“Go home to your own people and tell them how much the Lord has done for you, and how he has had mercy on you.”
This verse again urges us to ponder the difference between the Kingdom of God and the Kingdom of Rome. The Kingdom of Rome is established first by might, strength, violence, whereas the Kingdom of God is established by the story of a once broken man, simply by words and word of mouth. The Kingdom of Rome is established by overwhelming numbers. Legion numbered 2,000 in the man (Roman Legions were actually comprised of 6,000 soldiers). The Kingdom of God is established by small groups and even solitary individuals. Jesus had only 12 disciples. The possessed and now liberated man alone preached to the city of Decapolis. Power and strength are undermined by the Kingdom of God. Each individual is valued and empowered in this kingdom, each plays an important part, whereas in the Roman system, the vast majority served to create and maintain the privilege of a few elites.
On a more personal level, this story, and today’s verse in particular, reveal transformation and empowerment. The possessed man, who had been the outcast, who had born the pain and fear of his community, becomes, like Jesus, the bearer of the Kingdom of God. This is an amazing occurrence! His suffering is transformed into his greatest strength. Because of his possession, his suffering and his oppression, he is able in a way that others are not, to go to his neighbors and to the wider world, telling a story of liberation. Not only is he healed and liberated from his suffering, but his experience is transformed into his strength. He can travel to the oppressed and the suffering and speak a healing word because he understands, can empathize, knows personally and intimately the pain that people carry. Theologically we remember the cross. It is in and through the cross of Jesus that God enters pain, fear, violence and even death itself, and transforms them all. Jesus is raised from death, and human suffering no longer is that which keeps away from God, but that which bring us closer to God, and through which God can lead us to our fullest and best humanity. Practically we are taught to share, to enter compassionately the suffering experience of others with our own experience of suffering and surviving, of tenaciously holding to God in faith and realizing that we are not destroyed by our pain and fear, but reborn by the liberating love of God.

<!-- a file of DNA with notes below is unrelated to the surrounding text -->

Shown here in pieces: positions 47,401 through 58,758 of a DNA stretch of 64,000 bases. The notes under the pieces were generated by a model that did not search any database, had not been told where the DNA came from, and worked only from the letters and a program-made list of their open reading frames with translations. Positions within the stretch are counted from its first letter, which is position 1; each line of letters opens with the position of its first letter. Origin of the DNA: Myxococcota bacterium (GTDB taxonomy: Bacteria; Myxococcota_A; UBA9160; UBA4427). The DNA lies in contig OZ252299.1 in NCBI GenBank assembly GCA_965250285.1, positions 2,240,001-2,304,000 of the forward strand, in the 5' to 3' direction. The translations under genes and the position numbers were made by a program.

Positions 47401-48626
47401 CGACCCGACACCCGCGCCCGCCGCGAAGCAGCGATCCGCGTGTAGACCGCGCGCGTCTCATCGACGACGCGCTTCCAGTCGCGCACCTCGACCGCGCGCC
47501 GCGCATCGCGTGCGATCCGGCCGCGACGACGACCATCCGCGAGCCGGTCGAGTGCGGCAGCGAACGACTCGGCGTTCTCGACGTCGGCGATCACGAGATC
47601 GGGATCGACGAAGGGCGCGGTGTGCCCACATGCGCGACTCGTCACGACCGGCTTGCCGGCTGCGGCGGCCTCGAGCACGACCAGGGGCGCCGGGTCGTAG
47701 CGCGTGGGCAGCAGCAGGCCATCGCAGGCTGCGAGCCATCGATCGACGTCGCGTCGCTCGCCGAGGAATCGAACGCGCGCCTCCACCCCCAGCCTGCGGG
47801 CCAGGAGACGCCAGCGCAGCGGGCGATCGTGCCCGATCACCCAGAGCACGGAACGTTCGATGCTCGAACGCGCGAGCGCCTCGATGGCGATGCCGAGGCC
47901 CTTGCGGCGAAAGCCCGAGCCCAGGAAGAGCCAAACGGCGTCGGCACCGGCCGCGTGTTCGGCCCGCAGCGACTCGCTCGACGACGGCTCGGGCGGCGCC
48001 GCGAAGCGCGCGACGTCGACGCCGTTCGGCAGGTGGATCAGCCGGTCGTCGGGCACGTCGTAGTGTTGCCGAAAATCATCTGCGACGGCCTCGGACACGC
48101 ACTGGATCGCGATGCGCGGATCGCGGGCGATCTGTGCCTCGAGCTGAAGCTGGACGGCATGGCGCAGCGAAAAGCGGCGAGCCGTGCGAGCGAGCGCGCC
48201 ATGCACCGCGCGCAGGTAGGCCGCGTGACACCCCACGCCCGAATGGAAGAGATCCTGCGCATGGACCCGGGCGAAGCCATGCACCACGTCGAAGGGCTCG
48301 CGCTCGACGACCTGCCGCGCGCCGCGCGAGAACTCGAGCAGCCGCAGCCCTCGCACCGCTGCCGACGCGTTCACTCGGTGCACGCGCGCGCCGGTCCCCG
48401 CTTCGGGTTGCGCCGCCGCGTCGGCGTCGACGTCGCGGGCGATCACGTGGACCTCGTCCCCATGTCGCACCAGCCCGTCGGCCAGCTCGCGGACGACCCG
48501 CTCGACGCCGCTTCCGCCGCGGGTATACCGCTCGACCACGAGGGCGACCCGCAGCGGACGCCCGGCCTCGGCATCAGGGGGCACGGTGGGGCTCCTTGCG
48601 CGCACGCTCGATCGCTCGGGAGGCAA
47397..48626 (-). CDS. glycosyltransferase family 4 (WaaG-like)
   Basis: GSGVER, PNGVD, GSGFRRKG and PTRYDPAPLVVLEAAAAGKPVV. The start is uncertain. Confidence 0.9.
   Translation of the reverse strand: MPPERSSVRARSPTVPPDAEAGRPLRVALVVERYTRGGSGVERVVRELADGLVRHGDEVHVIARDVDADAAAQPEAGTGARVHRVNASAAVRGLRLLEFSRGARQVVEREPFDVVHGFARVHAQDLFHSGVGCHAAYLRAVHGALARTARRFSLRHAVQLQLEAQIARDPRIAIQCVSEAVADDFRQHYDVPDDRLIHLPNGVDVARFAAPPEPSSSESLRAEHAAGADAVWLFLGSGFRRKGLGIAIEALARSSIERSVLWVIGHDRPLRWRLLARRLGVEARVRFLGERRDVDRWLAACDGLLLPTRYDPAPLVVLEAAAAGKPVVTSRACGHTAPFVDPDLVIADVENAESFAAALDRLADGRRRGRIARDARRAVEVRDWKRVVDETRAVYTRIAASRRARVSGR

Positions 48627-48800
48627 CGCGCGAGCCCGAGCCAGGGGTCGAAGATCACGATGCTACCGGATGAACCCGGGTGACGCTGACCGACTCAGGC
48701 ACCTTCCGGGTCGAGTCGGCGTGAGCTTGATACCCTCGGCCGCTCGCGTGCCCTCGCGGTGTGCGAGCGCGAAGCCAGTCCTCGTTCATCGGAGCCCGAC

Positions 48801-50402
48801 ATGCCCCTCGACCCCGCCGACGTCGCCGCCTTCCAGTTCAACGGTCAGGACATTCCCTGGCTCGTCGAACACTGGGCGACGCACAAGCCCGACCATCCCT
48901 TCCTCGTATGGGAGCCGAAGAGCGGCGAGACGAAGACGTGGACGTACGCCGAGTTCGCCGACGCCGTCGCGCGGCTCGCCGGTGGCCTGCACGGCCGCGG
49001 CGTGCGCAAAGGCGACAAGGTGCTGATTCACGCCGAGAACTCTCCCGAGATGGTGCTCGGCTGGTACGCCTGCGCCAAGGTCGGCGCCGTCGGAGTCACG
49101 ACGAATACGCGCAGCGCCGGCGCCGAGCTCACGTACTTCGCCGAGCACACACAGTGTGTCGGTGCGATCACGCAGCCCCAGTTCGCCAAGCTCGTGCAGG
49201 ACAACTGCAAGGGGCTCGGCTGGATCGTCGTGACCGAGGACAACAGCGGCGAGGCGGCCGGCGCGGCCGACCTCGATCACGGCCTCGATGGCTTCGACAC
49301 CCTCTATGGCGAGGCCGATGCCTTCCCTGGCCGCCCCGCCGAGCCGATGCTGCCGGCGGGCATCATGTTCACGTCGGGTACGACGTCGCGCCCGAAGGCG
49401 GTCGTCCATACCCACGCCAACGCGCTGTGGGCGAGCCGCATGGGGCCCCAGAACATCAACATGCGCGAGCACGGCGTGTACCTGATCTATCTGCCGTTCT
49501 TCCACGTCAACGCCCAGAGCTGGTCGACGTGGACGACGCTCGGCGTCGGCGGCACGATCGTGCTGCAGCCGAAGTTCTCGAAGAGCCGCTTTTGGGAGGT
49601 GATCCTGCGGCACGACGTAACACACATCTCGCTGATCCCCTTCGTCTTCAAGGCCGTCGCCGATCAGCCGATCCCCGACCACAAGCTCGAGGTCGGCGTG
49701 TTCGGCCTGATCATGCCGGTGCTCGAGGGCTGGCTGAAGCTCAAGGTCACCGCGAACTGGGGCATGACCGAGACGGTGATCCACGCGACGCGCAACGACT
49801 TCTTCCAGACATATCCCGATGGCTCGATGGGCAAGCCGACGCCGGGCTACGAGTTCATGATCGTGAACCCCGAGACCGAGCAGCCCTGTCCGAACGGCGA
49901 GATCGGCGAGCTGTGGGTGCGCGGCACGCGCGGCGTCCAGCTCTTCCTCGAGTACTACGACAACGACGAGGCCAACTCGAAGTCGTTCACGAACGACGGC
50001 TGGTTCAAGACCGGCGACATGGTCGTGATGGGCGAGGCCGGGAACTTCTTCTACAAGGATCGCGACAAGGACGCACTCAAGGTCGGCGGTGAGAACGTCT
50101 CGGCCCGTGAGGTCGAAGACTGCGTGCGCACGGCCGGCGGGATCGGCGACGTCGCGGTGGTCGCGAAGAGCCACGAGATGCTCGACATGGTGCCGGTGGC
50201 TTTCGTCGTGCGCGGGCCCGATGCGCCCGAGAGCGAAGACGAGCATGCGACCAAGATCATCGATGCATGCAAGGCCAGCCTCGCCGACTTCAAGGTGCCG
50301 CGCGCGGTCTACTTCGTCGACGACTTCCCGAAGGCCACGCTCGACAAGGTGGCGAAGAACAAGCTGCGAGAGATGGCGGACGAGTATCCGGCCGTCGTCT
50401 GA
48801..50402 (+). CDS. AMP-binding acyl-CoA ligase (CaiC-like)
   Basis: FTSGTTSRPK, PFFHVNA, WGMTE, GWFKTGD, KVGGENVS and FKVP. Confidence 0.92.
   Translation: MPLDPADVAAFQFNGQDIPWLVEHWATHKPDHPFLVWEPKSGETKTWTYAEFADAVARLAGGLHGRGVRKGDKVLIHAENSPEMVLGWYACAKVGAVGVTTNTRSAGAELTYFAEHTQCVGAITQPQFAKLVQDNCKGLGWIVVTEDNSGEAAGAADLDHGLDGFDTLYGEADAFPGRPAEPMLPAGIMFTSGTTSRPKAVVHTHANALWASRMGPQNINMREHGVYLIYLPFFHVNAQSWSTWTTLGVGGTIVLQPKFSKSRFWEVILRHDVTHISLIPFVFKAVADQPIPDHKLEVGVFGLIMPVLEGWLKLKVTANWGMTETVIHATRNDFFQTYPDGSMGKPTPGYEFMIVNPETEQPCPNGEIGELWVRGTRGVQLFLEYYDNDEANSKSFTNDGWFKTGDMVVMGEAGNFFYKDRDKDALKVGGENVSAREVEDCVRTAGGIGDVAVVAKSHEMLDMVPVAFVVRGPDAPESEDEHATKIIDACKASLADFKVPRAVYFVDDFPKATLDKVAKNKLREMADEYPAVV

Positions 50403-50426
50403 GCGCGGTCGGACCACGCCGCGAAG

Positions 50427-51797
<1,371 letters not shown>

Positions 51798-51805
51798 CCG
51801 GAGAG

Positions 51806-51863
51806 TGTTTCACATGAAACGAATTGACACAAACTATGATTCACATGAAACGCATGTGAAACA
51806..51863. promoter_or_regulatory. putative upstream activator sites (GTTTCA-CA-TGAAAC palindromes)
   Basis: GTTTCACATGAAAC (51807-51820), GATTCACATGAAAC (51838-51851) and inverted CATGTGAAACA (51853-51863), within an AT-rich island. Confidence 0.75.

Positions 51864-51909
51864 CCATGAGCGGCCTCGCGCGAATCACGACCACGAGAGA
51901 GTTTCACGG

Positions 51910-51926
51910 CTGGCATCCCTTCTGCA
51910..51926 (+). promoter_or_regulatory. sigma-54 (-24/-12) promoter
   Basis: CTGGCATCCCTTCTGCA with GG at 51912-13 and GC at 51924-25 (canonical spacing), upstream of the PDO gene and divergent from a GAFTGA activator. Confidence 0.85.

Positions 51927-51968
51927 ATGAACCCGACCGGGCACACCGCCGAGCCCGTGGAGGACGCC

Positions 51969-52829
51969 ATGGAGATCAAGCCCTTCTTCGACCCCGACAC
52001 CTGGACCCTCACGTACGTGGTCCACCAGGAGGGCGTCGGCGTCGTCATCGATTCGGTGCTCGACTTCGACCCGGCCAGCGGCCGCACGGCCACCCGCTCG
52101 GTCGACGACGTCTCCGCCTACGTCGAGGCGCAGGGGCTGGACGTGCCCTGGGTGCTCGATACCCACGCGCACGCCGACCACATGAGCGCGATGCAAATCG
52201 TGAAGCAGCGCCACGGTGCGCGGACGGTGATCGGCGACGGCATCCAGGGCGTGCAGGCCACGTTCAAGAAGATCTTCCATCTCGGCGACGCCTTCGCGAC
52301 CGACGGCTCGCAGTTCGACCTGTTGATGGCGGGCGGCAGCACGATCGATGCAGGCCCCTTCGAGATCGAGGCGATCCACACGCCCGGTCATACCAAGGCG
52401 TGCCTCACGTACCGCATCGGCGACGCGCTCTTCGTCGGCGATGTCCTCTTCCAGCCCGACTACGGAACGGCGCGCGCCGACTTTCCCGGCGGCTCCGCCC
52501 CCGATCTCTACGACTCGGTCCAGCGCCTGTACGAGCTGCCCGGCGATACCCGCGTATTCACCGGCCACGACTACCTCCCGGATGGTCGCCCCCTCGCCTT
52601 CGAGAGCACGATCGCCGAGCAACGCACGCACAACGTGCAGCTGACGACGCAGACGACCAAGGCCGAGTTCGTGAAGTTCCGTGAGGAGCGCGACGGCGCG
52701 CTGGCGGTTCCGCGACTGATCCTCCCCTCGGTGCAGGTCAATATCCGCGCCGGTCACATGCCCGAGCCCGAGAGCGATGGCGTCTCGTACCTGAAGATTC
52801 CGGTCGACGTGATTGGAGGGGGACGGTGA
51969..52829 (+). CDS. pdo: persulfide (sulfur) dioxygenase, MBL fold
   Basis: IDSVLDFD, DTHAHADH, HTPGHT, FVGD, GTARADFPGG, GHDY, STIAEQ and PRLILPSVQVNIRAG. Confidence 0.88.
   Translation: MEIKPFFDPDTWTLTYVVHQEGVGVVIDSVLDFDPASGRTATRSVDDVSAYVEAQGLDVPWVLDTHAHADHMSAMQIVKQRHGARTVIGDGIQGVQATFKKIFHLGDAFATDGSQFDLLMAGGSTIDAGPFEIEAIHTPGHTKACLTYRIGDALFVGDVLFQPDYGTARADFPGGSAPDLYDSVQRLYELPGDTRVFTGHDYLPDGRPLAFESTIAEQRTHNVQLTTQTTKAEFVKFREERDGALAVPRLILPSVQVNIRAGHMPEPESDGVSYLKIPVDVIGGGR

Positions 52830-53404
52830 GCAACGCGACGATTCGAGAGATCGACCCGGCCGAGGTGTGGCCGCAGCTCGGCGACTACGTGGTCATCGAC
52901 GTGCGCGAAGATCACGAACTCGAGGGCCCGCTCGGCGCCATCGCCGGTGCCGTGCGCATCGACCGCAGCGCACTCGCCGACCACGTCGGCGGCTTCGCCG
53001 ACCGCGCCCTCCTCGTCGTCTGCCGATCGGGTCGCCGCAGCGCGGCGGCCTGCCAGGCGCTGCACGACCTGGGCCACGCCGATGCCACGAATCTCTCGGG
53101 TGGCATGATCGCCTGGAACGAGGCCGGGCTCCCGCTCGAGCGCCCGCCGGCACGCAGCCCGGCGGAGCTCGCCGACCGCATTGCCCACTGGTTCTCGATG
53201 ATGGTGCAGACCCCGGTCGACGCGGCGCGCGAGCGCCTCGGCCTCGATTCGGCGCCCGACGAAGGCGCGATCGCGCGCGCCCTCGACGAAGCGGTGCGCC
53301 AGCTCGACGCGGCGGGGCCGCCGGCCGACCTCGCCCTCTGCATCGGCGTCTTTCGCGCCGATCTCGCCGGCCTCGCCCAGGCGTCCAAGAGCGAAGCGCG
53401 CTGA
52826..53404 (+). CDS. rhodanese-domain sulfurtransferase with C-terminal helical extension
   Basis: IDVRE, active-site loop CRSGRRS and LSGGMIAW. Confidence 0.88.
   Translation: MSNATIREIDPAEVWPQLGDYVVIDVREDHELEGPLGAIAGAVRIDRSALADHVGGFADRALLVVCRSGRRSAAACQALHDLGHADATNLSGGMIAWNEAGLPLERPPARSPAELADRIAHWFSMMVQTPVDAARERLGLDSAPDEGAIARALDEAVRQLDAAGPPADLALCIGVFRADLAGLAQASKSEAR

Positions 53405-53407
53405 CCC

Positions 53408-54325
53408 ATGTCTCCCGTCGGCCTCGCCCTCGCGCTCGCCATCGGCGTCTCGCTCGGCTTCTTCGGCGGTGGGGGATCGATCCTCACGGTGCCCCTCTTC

What experiences of fear or pain may empower you to bring hope and strength to others?